This isn’t really Cumbia at all, as I’m sure you’ve worked out – the trebly surf guitar gives it away as Peruvian chicha – but the loping Colombian rhythms and the itchy & scratchy sounds of the guiro tell us we’re not a million miles away. I love the mishmash of reedy guitar lines warmed up by the sympathetic chords of farfisa-style organ, all given a lop-sided drive by the distinctive rhythms of South America. It’s all going down rather well…

And if you’re not immediately won over by that sleeve…

Disappointingly, aside from the fact that he’s a Peruvian guitarist, there’s pretty much nothing about Señor Mendoza available on the Internet that I can find. I gather the driving force behind the record, however, is Max Weissenfeldt who provides the eight-armed, Tony Allen-style drum patterns behind the record and pretty much is the Poetas del Ritmo.

He’s also the band leader of Berlin-based crate-diggers, the Polyversal Souls and has his own label, Philophon, who release all manner of World treasures. There’s a nice little interview with the fellow here although it does suggest that he might be one of those musical kleptomaniacs who’ll be off somewhere else soon. The fact that this first appeared three or four years ago and there’s been no follow up that I can find, maybe confirms this.

Or maybe, they just thought “We’re not going to better this…”

Here’s a clip of another of his ventures with the Polyversal Souls and Ghanaian singer Guy One. It’s also pretty nifty…

 

So, about that bottle of Amontillado (not going to drink itself, after all…)

Mambo Loco

85191One of the best parts of going to any new city, here or wherever, is finding the record shops, and spending an afternoon having a good nose around the vinyl therein. My trip to Spain this time round was a little disappointing in most of the cities I visited – there were invariably record shops in each place but nothing very special.

Madrid was again the massive exception, with at least five absolutely belting record establishments, where I spent rather too much. My favourite of all of these was a place called Discos Babel, looked after by a very friendly and helpful feller whose English was thankfully better than my Spanish. I remember it from my previous visit to the city and last time, I bought just the one record (Uruguayan beat sensations, The Mockers, as you’re asking). This time the damage was a little heavier.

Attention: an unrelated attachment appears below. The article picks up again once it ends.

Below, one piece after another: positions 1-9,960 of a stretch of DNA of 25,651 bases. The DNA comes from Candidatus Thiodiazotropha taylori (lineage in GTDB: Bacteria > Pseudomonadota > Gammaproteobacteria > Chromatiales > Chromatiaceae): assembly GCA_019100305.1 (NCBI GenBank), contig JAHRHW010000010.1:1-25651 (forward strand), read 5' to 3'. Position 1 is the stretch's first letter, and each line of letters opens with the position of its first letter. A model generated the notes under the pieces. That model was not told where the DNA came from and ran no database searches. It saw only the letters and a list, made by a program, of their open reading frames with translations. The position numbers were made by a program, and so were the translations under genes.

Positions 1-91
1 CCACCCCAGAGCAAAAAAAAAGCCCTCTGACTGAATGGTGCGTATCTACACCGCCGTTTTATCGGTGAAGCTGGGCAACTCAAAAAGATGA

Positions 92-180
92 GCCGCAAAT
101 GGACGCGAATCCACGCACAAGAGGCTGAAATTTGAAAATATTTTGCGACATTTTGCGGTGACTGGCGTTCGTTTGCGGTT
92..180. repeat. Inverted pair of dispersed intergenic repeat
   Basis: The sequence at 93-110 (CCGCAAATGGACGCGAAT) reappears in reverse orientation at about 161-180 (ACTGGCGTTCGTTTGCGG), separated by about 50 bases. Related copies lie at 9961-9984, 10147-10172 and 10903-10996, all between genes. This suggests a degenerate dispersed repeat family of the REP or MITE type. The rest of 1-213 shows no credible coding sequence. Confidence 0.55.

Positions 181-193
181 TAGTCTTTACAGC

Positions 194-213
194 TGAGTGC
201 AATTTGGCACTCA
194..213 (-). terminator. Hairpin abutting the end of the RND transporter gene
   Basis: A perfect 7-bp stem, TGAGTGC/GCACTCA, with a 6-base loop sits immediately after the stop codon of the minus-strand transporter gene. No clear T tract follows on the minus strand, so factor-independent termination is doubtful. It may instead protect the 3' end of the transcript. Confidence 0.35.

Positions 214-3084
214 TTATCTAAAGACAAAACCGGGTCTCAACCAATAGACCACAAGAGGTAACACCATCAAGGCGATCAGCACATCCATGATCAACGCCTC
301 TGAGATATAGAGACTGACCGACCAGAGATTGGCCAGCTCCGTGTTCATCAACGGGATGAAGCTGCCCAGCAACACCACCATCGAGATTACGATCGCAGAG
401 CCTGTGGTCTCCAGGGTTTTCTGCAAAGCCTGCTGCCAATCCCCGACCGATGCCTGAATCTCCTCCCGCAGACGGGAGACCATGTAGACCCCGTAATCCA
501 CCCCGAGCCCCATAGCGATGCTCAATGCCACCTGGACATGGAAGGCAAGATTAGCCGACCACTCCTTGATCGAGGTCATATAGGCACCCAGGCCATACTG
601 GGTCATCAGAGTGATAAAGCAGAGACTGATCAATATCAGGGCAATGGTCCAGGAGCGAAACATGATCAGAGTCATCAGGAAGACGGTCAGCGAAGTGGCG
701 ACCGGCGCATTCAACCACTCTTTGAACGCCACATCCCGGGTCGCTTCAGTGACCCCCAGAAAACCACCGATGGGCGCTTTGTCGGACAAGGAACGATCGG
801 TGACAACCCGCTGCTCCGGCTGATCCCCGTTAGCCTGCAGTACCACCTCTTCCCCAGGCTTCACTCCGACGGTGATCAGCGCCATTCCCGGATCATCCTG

I’m still investigating the Vainica Doble record I found there, and a couple of other things but currently occupying the (sadly virtual) turntable at our house was this great little compilation from AnalogAfrica, not exactly a crate-diggers bargain, but a scorcher nonetheless…

Aníbal Velásquez y su Conjunto

a3951239925_16Aníbal Velásquez is, I gather, your genuine Colombian living legend, with a 60 year career behind, which began in the 50s. He reached a bit of a peak in the 60s having founded his own conjunto with brothers Juan and Jose, playing what I think of as Cumbia, but seems to have a number of other names to them that know these things. He has a reputation as an innovator and a number of instruments have been revived (or even created) under his auspices. Not least of these, is the accordion itself:

“When I started to play the accordion, the instrument was not very popular – it had not become a main part of Costeño culture, and it was considered a second class instrument – a bit foreign and awkward”

CS388341-01B-BIGSince those days, despite the gradual decline in interest in Cumbia, his own reputation has actually grown, playing in and gradually becoming the star turn in various local and national festivals. His stature even appears to have withstood a 19-year period of self-imposed exile in Venezuela.

The record is a wonderfully jittery one, easily as clangy and shouty as the Aliboria record in the last post, each track parading its own stroppy but catchy rhythm which won’t be denied.

Watch this video about the making of the title track, Mambo Loco:

 

As you can see there’s a right old troop of bangers, tingers and scrapers furiously doing their thing, with the man himself struggling to be heard over the racquet. I know it’s a cliché, but it’s damn hard to sit still.